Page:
Read CHAPTER IX - GATHERING PEANUTS of Bunny Brown and His Sister Sue in the Sunny South , free online book, by Laura Lee Hope, on ReadCentral.com.

Sam and Grace Morton were somewhat older than Bunny Brown and his sister Sue, and they knew more about cotton gins.  So when Sue cried that Bunny was being pressed into one of the white bales neither Sam nor Grace thought this could be so.

For they had been standing near the big press all the while, and they would have seen if Bunny had fallen in.  But the little boy was not in sight, and something must have happened to him, or why did he cry out as he had?  Sue had certainly heard Bunny’s voice.

“Bunny!  Bunny! where are you?” shouted Sue, as she broke away from the Morton children.

“Who yo’ all lookin’ fo’?” asked a big colored man, who had been rolling bales of cotton about the floor.

“My ­my bro-brother!” stammered Sue, almost ready to cry.  “He’s in a bale of cotton!”

“Oh, nopey!  Nopey, he ain’t, li’l girl!” said the kind colored man.  “I done see dat li’l boy jest a minute ago.  He was climbin’ up on a basket ob loose cotton, an’ he done pulled it over on top ob him!  He’s under dat pile right yeah!” and he pointed to the mass of white, fluffy stuff on the floor.

“I see what happened!” exclaimed Sam, hurrying over with his sister to Sue, who stood near the pile of cotton.  “Bunny’s all right.  You can’t get hurt when loose cotton falls on you,” and he laughed.

“Is ­is Bu-Bunny under there?” asked Sue.

There was no need for any one to answer her, for a moment later out from under the fluffy pile crawled Bunny himself.  Lumps of cotton clung to him all over, and his clothes were covered, but he was not in the least harmed.

“I ­I was under there!” gasped the little fellow.

“You don’t need to tell us that!” laughed Sam.  “We can see for ourselves.  You sure have been under the cotton.”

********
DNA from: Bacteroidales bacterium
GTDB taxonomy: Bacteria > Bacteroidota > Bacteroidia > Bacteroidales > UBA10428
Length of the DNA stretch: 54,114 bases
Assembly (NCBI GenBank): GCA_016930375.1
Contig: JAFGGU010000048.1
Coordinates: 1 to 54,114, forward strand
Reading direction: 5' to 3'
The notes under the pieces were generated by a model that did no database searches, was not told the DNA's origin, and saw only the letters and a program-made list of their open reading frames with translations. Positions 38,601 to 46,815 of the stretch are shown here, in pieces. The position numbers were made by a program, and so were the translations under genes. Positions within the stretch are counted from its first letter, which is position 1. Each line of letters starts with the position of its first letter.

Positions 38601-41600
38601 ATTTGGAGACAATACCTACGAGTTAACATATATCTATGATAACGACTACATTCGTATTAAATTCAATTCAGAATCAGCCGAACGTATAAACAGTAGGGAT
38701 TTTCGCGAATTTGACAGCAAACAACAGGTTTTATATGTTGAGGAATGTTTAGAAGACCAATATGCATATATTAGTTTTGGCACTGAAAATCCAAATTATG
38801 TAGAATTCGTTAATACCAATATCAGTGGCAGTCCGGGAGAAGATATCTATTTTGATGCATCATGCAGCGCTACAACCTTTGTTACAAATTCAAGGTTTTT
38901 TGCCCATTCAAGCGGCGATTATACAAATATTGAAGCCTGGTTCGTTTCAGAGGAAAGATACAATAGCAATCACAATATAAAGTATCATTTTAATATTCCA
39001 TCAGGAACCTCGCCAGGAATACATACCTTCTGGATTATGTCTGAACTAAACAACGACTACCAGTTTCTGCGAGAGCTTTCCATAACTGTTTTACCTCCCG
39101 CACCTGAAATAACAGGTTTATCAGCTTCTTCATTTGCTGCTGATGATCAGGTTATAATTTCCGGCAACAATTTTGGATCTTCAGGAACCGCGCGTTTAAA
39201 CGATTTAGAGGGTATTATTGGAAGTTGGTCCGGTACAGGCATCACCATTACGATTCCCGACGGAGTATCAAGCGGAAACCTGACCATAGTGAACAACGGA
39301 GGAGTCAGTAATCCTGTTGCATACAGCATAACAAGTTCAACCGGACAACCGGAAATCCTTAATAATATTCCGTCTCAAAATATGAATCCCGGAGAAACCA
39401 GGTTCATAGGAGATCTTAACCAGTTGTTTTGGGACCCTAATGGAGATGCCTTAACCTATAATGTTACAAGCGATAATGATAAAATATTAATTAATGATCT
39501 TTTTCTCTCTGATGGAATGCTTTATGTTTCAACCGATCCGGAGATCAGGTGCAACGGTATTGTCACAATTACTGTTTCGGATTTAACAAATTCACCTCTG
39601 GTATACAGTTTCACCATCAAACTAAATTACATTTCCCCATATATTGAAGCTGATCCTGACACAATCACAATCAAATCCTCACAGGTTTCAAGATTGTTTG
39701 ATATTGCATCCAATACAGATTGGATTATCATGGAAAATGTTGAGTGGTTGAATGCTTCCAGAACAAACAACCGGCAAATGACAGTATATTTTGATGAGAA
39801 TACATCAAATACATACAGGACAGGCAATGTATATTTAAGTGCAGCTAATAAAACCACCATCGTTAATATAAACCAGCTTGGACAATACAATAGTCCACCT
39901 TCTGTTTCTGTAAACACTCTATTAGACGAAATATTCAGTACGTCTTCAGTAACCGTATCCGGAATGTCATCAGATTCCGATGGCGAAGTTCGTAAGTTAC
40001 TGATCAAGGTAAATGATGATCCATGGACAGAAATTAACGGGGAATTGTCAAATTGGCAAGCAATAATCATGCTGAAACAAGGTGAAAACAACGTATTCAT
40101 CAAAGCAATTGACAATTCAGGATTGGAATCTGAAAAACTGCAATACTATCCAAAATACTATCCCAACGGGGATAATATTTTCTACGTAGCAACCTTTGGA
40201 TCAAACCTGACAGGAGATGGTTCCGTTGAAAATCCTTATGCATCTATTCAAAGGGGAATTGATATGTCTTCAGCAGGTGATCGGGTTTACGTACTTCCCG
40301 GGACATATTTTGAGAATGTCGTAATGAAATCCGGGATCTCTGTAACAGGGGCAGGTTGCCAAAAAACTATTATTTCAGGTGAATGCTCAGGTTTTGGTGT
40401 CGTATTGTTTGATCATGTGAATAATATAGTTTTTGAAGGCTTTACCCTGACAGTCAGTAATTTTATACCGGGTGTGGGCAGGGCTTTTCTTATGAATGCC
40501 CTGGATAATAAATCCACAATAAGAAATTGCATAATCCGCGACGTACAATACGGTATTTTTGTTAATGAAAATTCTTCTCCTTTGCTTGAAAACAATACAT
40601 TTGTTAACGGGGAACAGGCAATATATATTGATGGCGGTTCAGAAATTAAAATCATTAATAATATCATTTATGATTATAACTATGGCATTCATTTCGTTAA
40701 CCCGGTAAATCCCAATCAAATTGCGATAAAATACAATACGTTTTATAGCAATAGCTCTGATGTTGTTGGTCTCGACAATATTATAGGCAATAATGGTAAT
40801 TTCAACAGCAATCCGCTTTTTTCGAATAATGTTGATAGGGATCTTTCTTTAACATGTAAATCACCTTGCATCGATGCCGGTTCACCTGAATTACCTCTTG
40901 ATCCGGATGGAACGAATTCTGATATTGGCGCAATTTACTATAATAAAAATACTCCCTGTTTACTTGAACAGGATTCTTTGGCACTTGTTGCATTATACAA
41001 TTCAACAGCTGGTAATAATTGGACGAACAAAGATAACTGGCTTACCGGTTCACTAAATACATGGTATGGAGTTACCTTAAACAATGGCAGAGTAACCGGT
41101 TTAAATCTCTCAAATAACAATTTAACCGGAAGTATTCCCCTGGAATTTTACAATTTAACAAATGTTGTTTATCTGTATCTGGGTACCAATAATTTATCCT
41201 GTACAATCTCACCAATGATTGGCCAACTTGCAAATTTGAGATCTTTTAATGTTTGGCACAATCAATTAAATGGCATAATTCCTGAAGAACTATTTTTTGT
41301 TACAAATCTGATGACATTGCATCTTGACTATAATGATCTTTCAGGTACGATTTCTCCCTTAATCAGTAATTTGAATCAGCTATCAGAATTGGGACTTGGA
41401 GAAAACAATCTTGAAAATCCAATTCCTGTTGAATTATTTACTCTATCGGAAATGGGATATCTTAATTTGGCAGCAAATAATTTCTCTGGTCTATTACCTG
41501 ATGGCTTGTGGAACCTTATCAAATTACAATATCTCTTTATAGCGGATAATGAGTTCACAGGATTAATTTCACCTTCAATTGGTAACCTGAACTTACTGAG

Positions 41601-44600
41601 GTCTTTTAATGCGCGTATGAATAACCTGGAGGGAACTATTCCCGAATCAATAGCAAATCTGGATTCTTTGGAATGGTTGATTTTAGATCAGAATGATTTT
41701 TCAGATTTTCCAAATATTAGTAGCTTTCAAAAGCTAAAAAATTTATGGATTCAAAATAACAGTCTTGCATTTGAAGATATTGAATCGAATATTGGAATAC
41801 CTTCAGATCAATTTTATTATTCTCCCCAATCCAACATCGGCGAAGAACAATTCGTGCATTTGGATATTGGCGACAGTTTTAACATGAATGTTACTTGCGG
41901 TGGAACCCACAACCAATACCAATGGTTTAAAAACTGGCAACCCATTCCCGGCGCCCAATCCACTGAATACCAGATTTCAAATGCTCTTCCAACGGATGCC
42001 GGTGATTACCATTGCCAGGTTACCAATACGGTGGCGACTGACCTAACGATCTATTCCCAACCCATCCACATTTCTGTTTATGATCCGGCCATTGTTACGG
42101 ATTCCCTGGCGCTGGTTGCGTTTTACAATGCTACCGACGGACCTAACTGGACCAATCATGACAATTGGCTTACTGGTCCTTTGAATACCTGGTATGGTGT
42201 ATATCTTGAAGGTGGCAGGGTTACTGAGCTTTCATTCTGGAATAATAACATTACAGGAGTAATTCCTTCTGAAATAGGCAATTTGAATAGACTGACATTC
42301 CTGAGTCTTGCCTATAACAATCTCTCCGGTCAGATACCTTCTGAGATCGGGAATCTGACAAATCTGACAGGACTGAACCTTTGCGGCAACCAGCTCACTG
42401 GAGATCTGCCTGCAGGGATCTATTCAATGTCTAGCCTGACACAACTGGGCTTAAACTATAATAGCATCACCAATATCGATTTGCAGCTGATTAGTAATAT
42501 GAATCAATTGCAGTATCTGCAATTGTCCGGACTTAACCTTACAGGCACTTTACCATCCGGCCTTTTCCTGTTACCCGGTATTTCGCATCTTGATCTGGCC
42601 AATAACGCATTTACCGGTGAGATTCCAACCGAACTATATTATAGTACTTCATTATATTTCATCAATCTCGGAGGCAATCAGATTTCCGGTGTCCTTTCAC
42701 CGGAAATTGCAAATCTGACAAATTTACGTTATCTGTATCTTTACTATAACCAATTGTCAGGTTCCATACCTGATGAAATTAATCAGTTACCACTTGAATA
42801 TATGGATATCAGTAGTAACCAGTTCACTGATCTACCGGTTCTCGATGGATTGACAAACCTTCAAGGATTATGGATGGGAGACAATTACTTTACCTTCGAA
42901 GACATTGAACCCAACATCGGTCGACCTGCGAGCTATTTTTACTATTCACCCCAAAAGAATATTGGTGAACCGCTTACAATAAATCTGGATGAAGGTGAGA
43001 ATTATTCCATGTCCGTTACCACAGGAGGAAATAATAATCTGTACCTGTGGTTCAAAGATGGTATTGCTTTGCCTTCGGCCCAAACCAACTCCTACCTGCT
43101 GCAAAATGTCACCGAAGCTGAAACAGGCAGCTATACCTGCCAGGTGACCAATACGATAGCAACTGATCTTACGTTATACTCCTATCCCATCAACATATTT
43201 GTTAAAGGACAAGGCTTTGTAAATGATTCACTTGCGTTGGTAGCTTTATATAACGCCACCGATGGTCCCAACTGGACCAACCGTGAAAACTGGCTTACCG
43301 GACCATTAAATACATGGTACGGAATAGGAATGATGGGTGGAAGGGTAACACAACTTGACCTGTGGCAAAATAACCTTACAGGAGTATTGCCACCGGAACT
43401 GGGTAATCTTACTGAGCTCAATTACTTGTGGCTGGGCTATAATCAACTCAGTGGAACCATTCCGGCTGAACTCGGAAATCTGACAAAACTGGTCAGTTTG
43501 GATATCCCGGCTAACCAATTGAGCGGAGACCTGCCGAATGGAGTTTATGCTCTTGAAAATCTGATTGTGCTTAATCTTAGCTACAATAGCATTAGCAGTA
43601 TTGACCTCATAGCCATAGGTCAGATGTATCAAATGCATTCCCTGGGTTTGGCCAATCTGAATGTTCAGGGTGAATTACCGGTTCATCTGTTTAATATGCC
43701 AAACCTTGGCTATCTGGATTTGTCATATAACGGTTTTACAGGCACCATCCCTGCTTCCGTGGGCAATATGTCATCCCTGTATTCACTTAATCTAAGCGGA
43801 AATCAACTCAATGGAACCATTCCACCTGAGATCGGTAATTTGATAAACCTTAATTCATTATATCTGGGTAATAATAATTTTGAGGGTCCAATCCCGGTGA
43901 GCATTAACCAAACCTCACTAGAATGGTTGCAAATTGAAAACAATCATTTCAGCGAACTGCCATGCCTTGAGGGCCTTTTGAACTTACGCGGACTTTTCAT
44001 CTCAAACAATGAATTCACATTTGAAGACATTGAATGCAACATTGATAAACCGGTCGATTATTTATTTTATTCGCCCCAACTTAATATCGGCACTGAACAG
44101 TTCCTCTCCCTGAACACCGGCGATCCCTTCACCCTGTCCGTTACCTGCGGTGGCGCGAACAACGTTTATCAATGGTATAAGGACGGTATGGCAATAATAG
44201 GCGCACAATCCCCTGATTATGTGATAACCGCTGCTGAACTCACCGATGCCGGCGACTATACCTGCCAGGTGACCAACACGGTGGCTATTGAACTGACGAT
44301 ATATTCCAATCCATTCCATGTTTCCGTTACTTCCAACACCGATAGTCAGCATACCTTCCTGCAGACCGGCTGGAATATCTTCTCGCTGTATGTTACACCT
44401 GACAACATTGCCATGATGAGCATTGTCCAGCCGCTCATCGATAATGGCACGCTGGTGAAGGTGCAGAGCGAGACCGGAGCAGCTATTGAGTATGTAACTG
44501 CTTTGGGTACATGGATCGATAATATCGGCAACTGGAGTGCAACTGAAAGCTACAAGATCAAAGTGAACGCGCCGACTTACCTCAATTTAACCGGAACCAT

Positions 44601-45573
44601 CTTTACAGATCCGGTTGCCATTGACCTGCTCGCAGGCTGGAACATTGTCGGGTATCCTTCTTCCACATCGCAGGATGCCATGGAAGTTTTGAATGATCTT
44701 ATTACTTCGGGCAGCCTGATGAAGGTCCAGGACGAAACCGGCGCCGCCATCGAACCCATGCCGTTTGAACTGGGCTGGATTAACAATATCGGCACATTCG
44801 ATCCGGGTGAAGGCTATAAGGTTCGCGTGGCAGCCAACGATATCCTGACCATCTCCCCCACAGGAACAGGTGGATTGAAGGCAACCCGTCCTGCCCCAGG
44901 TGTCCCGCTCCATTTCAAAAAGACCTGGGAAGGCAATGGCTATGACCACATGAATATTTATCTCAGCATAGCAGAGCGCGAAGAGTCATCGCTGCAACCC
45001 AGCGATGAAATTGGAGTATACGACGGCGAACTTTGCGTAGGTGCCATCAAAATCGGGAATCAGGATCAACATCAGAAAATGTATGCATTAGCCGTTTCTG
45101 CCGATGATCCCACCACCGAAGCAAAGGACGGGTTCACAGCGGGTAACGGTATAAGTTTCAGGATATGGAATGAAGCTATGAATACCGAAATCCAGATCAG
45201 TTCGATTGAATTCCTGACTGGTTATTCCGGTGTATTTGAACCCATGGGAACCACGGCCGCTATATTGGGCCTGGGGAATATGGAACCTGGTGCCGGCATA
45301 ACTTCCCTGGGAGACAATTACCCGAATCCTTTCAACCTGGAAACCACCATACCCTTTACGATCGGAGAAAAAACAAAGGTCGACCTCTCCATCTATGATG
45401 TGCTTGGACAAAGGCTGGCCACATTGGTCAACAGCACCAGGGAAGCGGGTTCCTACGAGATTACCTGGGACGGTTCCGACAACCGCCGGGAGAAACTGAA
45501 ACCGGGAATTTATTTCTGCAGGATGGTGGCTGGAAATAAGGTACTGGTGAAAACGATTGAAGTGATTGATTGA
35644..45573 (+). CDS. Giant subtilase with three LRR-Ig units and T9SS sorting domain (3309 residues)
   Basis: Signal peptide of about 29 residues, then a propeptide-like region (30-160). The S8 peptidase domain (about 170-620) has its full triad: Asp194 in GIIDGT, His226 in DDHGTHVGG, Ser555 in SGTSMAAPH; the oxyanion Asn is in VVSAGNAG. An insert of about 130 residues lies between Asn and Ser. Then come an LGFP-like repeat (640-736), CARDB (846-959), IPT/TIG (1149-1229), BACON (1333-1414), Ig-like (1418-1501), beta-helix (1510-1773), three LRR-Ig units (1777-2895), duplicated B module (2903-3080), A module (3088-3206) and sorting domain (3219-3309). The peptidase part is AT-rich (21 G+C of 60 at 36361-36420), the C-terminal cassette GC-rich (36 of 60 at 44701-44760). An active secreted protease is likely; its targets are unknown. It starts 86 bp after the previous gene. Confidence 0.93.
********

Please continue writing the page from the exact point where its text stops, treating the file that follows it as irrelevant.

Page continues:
“What happened to you, Bunny?” his sister asked, happy, now that nothing had occurred to harm her brother.

“I saw a big basket of loose cotton,” he explained, “and I wanted to see how heavy it was and to find out if I could lift it.  I pushed on it, and it fell over on top of me.  Then I yelled.”

“We heard you,” said Grace.

“And I thought you were being pressed in a bale,” added Sue.

“I’m glad I wasn’t,” remarked Bunny, as he noticed how very hard the press squeezed the loose cotton.

The colored workers picked up the fluffy stuff Bunny had spilled from the big basket, which he had pulled over on him.  He had been hidden from sight in the white mass that had toppled out on the floor.

“It was just like the time when I was under the snowdrift, only it wasn’t so cold,” Bunny said, telling about his accident afterward.  “And it was awfully ticklish!”

“Better that than a cotton press,” his mother said.  “You must be careful around the gin, children.”

“It’s all right to go to the peanut fields though, isn’t it, Mother?” asked Sue.  She had been eager, ever since hearing that peanuts grew in Georgia, to see how they clung to the ends of the vines, like little potatoes.

“Yes, I think visiting the peanuts will be all right, if you don’t eat too many,” Mrs. Brown said.

“They won’t want to eat too many,” said Sam Morton.  “When the peanuts come out of the ground they are raw, and they have to be roasted before they are good to eat.  They won’t eat too many.”

“Can’t we roast some?” Sue wanted to know, and her mother promised that this would be done.

When the children came away from Mr. Morton’s cotton press and gin, after the little happening to Bunny, the visitors could hear the darkies singing there, as they had sung in the fields.

Most of Mr. Morton’s peanut crop had been gathered, as it was almost the close of the season, but some late vines were growing in one of the fields, and this was visited by the children a day or so after their arrival in Seedville.

Bunny Brown and Sue had been rather disappointed when they heard that peanuts did not grow on trees, as did chestnuts and hickory nuts, but they soon forgot this when Sam told them something about this crop, by which his father made money.

“We don’t call ’em peanuts down here,” Sam said.